A new report by the Government Accountability Office may confirm a
longstanding liberal belief that, under President Bush, civil rights
suffered. Certain career lawyers have long murmured that the Bush
Justice Department's Civil Rights division was being overtly
politicized. On the left, some have even argued that a kind of "purge"
had taken place in which lawyers seen as too liberal--or too interested
in prosecuting civil rights violations--were pushed out of the
department. Until now, most of the complaints have been unsubstantiated, but this report finds that the enforcement of pivotal civil rights laws like
the Voting Rights Act fell markedly during the Bush years. How will this controversy play out? As Congress prepares to hold oversight hearings on
Bush's Civil Rights Division, and Republicans in turn protest politicization in the current administration, here are commentators' first reactions:
- Evidence Charlie Savage of The New York Times reports:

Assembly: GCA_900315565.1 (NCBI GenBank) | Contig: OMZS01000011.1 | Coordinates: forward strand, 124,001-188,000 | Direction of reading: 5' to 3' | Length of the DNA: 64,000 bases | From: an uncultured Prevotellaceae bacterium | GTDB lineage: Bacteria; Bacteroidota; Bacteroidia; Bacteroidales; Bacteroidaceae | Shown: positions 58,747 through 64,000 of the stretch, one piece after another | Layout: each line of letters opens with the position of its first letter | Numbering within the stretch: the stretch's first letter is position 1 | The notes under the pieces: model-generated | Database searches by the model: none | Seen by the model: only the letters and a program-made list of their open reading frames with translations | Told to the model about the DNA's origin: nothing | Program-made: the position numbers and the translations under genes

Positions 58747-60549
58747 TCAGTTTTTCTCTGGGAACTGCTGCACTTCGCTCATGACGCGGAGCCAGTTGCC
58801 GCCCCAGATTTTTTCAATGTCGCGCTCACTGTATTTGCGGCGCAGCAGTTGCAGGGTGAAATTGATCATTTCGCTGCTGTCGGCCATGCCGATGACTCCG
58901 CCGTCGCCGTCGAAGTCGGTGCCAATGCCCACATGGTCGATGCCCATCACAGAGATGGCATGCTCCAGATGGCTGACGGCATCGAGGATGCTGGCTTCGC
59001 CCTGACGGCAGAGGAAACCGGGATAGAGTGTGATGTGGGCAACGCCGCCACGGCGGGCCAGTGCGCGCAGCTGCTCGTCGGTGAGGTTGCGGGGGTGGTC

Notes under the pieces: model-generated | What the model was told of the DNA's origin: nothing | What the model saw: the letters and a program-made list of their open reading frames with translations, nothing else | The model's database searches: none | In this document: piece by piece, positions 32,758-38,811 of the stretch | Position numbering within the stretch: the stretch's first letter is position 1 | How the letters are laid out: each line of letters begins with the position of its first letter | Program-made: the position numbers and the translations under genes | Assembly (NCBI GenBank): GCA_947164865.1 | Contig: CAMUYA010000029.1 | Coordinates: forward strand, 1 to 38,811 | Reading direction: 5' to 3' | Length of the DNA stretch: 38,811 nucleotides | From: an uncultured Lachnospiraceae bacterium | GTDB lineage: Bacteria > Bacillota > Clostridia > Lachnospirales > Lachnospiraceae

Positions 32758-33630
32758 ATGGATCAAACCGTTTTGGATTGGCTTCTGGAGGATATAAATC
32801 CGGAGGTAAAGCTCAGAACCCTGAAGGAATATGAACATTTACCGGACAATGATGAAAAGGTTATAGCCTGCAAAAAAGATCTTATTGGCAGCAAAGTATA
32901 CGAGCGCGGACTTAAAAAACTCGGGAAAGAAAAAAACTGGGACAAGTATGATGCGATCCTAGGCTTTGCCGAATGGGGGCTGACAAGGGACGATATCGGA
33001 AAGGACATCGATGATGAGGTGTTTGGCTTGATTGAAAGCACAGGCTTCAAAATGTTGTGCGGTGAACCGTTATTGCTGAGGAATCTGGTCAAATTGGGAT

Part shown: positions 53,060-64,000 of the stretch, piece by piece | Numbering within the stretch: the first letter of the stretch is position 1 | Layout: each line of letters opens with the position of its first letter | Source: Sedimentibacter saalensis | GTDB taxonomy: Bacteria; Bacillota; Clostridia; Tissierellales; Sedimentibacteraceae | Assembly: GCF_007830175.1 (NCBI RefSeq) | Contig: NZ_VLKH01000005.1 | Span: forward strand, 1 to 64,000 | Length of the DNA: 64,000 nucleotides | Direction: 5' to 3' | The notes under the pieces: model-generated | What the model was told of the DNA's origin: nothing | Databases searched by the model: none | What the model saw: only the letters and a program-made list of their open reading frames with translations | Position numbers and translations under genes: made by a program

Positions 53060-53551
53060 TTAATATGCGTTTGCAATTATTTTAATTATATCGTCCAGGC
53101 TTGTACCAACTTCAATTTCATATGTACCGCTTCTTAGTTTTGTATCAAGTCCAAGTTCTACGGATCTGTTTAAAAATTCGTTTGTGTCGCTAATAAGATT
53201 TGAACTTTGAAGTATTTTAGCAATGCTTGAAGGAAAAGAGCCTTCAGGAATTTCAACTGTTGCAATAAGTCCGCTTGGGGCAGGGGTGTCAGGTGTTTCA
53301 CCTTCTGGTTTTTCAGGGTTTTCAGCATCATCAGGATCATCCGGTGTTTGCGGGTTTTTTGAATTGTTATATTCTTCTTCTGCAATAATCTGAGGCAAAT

When compared with the Clinton administration, its findings show a significant drop in the enforcement of several major antidiscrimination and voting rights laws. For example, lawsuits brought by the division to enforce laws prohibiting race or sex discrimination in employment fell from about 11 per year under President Bill Clinton to about 6 per year under President George W. Bush.
The study also found a sharp decline in enforcement of a section of the Voting Rights Act that prohibits electoral rules with discriminatory effects, from more than four cases a year under Mr. Clinton to fewer than two cases a year under Mr. Bush.
- The Republican Assault on Civil Rights At The American Prospect, liberal Adam Serwer says the report simply proves what was already known:
Republicans, who are living in a world in which they believe the history of voting-rights discrimination begins and ends with the overwrought case involving the New Black Panther Party last year, (a case I've written about previously) will attempt to draw an equivalence between the Bush Civil Rights Division, which was riddled with ethics scandals and which political appointees attempted to turn into a partisan operation, and the current administration, which is back doing what the Civil Rights Division was meant to do.